Contributions to the Ecclesiastical History of the United States of America, Volume 1 (Google eBook)

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Harper & Brothers, 1836 - Maryland - 332 pages
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Page 227 - That no man, or set of men, are entitled to exclusive or separate emoluments or privileges from the community, but in consideration of public services; which not being descendible, neither ought the offices of Magistrate, Legislator, or Judge, to be hereditary.
Page 175 - ... all attempts to influence it by temporal punishments, or burthens, or by civil incapacitations, tend only to beget habits of hypocrisy and meanness, and are a departure from the plan of the holy author of our religion...
Page 176 - ... to suffer the civil magistrate to intrude his powers into the field of opinion and to restrain the profession or propagation of principles, on the supposition of their ill tendency, is a dangerous fallacy, which at once destroys all religious liberty...
Page 239 - That religion, or the duty which we owe to our Creator, and the manner of discharging it, can be directed only by reason and conviction, not by force or violence; and, therefore, all men are equally entitled to the free exercise of religion, according to the dictates of conscience; and that it is the mutual duty of all to practice Christian forbearance, love and charity towards each other.
Page 136 - But and if ye suffer for righteousness' sake, happy are ye: and be not afraid of their terror, neither be troubled...
Page 175 - ... to compel a man to furnish contributions of money for the propagation of opinions which he disbelieves, is sinful and tyrannical...
Page 176 - ... that even the forcing him to support this or that teacher of his own religious persuasion is depriving him of the comfortable liberty of giving his contributions to the particular pastor whose...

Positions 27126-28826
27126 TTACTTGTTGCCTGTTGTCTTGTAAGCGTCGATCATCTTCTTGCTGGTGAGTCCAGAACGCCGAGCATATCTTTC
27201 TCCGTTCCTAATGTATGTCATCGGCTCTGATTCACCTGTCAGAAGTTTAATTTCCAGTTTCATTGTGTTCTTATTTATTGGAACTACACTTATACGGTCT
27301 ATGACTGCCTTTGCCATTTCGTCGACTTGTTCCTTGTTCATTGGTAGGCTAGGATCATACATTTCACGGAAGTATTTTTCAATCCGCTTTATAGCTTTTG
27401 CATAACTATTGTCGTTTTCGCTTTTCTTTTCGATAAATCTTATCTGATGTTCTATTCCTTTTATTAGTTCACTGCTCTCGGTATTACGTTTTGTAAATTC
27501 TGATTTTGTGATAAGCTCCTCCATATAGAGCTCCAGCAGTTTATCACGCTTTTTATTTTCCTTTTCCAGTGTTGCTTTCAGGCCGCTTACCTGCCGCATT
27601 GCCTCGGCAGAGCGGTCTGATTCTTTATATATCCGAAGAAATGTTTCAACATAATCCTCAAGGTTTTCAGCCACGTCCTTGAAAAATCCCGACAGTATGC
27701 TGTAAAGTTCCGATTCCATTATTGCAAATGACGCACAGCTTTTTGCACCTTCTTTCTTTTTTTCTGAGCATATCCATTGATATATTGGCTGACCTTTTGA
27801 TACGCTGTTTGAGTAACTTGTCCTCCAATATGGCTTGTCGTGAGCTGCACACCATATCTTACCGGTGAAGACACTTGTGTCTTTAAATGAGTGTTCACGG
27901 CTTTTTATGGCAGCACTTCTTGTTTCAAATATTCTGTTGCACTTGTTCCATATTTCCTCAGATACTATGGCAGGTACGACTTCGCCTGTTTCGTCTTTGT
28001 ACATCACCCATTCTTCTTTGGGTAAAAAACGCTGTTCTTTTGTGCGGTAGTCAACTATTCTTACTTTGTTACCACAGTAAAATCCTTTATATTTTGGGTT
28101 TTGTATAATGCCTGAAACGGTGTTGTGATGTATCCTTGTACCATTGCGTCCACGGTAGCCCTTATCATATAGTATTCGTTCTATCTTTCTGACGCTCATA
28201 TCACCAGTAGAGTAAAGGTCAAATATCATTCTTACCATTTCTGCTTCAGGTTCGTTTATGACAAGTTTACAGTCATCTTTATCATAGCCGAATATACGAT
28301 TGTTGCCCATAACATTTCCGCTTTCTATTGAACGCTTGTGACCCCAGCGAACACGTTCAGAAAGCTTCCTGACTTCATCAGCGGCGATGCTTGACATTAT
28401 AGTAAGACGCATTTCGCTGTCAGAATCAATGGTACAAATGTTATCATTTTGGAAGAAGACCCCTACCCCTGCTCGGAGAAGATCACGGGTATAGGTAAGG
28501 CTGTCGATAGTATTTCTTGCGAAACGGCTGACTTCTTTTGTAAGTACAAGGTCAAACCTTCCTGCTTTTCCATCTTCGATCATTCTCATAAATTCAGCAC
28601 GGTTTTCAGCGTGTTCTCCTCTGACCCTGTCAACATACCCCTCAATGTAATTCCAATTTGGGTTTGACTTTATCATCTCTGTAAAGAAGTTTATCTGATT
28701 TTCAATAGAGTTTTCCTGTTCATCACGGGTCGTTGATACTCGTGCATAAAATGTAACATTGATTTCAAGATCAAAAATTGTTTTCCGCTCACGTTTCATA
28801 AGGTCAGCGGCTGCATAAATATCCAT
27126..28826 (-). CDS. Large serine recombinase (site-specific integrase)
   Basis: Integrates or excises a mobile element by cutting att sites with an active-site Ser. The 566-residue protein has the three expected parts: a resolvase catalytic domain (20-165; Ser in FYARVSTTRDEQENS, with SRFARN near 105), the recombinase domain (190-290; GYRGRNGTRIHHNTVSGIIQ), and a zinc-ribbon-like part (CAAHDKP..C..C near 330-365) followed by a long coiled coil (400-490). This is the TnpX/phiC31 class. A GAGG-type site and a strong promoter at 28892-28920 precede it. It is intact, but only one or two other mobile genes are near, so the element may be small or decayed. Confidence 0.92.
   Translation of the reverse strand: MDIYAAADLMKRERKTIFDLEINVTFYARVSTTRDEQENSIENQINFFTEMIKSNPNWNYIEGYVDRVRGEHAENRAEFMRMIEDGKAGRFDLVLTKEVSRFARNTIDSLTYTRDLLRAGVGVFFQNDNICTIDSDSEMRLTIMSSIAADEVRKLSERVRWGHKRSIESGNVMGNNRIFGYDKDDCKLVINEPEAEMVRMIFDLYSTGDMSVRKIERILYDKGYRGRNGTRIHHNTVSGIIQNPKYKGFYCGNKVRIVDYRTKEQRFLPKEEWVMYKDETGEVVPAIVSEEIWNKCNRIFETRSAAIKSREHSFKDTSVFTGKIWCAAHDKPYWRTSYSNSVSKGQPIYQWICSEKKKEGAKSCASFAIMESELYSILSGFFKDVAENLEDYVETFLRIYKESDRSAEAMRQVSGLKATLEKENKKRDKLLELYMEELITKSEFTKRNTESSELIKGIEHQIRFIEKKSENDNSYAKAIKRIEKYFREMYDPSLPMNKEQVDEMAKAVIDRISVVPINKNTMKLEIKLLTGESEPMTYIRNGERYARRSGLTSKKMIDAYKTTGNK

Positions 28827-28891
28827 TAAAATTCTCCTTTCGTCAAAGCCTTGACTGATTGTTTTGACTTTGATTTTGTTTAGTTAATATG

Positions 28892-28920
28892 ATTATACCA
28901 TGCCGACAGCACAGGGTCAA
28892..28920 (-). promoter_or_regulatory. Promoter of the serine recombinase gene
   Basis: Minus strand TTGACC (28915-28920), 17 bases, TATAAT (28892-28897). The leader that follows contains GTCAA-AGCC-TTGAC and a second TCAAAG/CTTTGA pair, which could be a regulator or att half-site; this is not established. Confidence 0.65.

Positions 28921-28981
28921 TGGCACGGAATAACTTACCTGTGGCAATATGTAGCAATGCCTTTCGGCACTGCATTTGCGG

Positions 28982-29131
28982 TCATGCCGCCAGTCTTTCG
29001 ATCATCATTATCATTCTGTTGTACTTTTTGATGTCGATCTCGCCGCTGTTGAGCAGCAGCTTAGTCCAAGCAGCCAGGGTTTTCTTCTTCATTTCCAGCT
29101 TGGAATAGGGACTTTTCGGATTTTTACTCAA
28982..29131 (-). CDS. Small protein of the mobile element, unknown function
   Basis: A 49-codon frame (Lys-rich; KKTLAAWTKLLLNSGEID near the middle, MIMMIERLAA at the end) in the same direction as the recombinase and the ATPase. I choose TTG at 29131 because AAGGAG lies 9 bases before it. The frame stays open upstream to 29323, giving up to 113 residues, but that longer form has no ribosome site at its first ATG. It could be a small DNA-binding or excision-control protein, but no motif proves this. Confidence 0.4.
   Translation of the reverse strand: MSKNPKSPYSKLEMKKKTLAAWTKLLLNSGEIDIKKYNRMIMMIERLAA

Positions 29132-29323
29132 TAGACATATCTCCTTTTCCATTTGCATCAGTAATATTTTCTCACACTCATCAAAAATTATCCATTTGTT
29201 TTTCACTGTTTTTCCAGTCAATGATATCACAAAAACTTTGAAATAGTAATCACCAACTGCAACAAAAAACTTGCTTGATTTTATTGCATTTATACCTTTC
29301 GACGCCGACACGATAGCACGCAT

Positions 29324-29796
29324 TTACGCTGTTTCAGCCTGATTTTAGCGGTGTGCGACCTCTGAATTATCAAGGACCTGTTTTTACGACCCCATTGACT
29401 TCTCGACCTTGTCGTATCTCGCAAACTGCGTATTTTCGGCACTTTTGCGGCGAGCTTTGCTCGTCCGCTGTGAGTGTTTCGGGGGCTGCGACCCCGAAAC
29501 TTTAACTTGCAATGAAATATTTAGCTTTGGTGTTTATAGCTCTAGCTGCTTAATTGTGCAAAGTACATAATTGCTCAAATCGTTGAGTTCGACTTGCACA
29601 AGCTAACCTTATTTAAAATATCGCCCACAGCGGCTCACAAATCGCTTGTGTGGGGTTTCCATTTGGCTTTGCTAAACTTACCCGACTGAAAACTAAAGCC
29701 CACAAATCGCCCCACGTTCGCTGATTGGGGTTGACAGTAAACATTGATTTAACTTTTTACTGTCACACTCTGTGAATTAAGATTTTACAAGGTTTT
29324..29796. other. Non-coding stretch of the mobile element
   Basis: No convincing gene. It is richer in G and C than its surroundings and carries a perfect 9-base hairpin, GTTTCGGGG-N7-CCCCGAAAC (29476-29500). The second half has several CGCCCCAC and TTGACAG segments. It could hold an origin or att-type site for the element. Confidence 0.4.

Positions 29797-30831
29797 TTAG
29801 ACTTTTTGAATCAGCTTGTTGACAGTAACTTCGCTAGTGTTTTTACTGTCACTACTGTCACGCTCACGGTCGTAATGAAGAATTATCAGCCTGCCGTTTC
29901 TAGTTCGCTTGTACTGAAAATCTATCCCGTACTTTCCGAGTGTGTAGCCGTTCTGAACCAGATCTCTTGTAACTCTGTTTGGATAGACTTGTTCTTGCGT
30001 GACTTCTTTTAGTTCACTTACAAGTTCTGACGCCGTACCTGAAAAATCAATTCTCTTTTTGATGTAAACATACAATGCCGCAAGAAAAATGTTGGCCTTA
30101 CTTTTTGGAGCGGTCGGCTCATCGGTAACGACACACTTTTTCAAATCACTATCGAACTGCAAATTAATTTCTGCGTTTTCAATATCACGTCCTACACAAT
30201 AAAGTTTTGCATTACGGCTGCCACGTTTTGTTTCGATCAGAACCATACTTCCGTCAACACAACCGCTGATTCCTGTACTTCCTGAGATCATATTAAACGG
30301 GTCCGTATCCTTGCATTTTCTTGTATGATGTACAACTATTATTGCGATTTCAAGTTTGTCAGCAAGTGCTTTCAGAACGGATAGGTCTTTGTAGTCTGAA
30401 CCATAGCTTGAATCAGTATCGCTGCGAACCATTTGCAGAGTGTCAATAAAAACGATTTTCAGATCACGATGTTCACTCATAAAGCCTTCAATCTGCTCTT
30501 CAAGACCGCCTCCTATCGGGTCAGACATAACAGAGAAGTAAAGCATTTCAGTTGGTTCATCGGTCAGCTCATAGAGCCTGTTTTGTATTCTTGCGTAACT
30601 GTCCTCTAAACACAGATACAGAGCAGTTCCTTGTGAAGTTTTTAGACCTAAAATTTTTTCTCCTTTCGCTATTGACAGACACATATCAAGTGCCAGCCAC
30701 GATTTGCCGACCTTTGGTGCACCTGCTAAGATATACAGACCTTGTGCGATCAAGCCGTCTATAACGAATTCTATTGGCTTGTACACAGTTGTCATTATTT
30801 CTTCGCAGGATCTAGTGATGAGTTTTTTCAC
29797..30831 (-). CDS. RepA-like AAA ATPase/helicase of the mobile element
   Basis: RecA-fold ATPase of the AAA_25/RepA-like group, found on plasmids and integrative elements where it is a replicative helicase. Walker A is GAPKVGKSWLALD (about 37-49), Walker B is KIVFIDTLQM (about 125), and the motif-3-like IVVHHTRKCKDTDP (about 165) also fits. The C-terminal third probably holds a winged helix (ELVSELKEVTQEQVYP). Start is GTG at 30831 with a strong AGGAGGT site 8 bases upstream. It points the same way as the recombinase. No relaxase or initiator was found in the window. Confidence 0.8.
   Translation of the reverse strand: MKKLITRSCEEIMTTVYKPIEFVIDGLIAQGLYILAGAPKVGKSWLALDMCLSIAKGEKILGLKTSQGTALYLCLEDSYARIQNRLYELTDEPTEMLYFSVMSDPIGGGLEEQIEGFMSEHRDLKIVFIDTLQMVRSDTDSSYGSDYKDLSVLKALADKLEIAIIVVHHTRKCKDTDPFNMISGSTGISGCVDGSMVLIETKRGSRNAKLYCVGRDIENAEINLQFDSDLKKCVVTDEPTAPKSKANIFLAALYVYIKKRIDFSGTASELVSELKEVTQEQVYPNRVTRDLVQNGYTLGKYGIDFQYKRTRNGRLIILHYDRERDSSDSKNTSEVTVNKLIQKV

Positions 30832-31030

Page 176 - ... the proscribing any citizen as unworthy the public confidence by laying upon him an incapacity of being called to offices of trust and emolument, unless he profess or renounce this or that religious opinion, is depriving him injuriously of those privileges and advantages to which, in common with his fellow citizens, he has a natural right...
Page 212 - Let no man despise thy youth; but be thou an example of the believers, in word, in conversation, in charity, in spirit, in faith, in purity.
Page 177 - That no man shall be compelled to frequent or support any religious worship, place or ministry whatsoever, nor shall be enforced, restrained, molested, or burthened in his body or goods, nor shall otherwise suffer on account of his religious opinions or belief; but that all men shall be free to profess, and by argument to maintain, their opinions in matters of religion and that the same shall in no wise diminish, enlarge, or affect their civil capacities.

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